The Platform

Photo illustration by John Lyman

The real concern should be Chinese-made drones, not a wayward balloon.

Many people were rightly concerned about a Chinese spy balloon slowly making its way across the United States, but that is not the only way foreign countries collect valuable information on critical infrastructure. There are other types of technology, including social media, which can lend themselves to collecting information and learning habits of individuals as well as their interests and affiliations.

It has already been established that personal information on social media is vulnerable to hackers or the companies that run them. In some states, the use of TikTok has been banned or least restricted due to its ability to collect not only the users personal information but also from other accounts interacting or linking up with that subscriber. It is a real threat to privacy. The use of that information could be used for surveillance or even social and political manipulation.

Just like there is a real concern about information-gathering with the use of social media, the use of a personal drone should also raise red flags because one of the companies that sells drones in the United States is DJI, a Chinese-owned company, that is also funded by the Chinese government. There is already a precedent set that the company must hand over information to the government when requested.

In an article written for the American Intelligence Journal several years ago, the concept of “building a silent robotic army for China” in the United States was discussed.

Did you know that one out of ten drones is lost for good on its initial flight? That is a very significant number as you will find out later.

With so many Americans buying drones for various applications, the use of drone technology also lends itself to being a perfect vehicle for spying and intelligence-gathering. And this can be done without the owner of the drone even knowing it.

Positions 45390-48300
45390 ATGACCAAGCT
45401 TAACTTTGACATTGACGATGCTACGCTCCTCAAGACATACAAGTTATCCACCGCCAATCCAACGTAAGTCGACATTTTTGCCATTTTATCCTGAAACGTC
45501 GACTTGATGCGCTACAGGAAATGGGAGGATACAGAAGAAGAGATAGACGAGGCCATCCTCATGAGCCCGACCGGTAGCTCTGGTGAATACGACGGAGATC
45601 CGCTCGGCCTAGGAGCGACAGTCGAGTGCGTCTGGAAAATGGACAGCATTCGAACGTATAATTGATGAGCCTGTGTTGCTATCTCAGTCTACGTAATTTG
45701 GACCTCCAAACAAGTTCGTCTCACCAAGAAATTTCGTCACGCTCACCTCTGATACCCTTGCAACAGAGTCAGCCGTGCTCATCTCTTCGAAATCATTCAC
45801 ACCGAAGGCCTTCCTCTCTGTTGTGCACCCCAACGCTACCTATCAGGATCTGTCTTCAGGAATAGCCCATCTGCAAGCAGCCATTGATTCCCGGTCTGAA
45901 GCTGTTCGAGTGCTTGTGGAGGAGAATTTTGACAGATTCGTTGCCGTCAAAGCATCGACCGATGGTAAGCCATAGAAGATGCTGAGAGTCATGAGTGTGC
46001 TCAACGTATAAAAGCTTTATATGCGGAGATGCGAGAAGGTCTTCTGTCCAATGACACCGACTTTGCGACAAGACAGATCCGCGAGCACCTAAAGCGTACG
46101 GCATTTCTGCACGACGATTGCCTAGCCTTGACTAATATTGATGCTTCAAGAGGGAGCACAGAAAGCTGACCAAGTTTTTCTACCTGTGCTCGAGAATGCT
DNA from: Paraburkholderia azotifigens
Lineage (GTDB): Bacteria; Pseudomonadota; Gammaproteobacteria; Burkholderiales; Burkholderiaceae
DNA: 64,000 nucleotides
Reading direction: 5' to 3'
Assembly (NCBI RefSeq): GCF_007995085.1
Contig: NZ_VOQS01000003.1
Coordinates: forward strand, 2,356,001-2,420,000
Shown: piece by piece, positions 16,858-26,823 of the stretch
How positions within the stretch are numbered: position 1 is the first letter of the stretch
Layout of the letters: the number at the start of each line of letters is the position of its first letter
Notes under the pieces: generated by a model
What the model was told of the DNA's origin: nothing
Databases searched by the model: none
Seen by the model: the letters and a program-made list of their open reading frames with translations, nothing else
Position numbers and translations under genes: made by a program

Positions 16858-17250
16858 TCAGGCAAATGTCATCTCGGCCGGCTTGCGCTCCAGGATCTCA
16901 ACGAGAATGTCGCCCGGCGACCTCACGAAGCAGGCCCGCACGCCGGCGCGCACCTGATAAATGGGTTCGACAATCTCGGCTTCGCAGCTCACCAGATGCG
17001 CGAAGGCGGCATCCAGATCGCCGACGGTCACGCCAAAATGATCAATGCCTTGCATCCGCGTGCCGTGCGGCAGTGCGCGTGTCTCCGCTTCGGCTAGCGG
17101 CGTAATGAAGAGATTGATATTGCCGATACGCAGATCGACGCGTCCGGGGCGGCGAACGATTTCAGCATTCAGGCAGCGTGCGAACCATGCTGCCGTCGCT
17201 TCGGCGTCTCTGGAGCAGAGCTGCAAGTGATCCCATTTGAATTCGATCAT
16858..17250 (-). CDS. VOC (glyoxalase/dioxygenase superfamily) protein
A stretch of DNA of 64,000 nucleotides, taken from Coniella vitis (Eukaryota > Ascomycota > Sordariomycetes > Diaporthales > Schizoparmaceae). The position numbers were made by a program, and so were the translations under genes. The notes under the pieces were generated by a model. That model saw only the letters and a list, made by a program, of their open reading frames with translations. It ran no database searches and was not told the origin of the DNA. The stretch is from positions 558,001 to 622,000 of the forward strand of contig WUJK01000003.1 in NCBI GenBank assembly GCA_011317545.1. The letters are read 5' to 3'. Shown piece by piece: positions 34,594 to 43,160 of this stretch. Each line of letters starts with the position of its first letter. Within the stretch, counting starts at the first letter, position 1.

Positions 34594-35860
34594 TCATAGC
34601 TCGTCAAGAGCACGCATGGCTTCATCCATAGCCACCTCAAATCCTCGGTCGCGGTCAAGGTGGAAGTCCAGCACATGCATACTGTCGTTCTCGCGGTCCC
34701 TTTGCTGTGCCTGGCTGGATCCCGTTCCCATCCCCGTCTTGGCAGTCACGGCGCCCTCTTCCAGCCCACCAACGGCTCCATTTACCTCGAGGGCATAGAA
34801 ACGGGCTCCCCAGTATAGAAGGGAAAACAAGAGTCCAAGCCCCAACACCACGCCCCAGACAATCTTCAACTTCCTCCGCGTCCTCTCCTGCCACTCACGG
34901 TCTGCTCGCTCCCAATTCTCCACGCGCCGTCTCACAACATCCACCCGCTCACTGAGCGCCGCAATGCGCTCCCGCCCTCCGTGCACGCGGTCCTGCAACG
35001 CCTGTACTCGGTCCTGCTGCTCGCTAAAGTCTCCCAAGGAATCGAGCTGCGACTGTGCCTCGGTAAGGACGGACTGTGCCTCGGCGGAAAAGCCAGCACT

The way DJI keeps control of its drones is to restrict their capabilities unless the owner downloads software updates from the company’s website.

No one knows what’s in those software updates. Owners will download the new software update every time it is required. The company might include a new feature or two, but they also might be downloading new guidance software that responds to a different master controller which could override the owner’s controller at some point.

All the drones that are being used could be recalled by a master controller which would then use them for both surveillance or attacks on critical infrastructure. Being able to command them into large swarms would create an aerial robotic army to carry out various missions from monitoring areas and surveillance to interference with commercial and military traffic.

Lost drones that were mentioned at the beginning of this article have also been accumulating over the past several years. If one out of ten is lost on its initial flight, that becomes a significant number of drones when you reach one or two million. One drone can do a small amount of damage, but what if you have 100,000 flying in a swarm?

This sounds like a Tom Clancy book, but it is well within the realm of possibilities. Being able to control large fleets of drones and direct them to specific targets and airspace would be a great weapon to have within a country because what would you be able to do if you found the remains of a drone and even read its serial number? All it would lead you to would be the original owner who bought the drone and lost it on its initial flight. You would not be able to track down who was controlling its flight.

What are the defenses for something like this? There is no universal kill switch to shut down all drone traffic in the United States. We do not have that capability today. We cannot “clear” the airspace because we can’t control all the drones.

While China’s wayward balloon stoked fears, perhaps it’s the drones we should be worried about.

As observed in the American Intelligence Journal article: “It is not beyond the realm of possibility, nor the scope of current and emerging microchip technologies, to have drones perform spying and surveillance while being controlled remotely as a fleet.”

This should be an overdue wake-up call to those who believe they have all our air defenses covered.

James Carlini is a strategist for mission critical networks, technology, and intelligent infrastructure. Since 1986, he has been president of Carlini and Associates. Besides being an author, keynote speaker, and strategic consultant on large mission critical networks including the planning and design for the Chicago 911 center, the Chicago Mercantile Exchange trading floor networks, and the international network for GLOBEX, he has served as an adjunct faculty member at Northwestern University.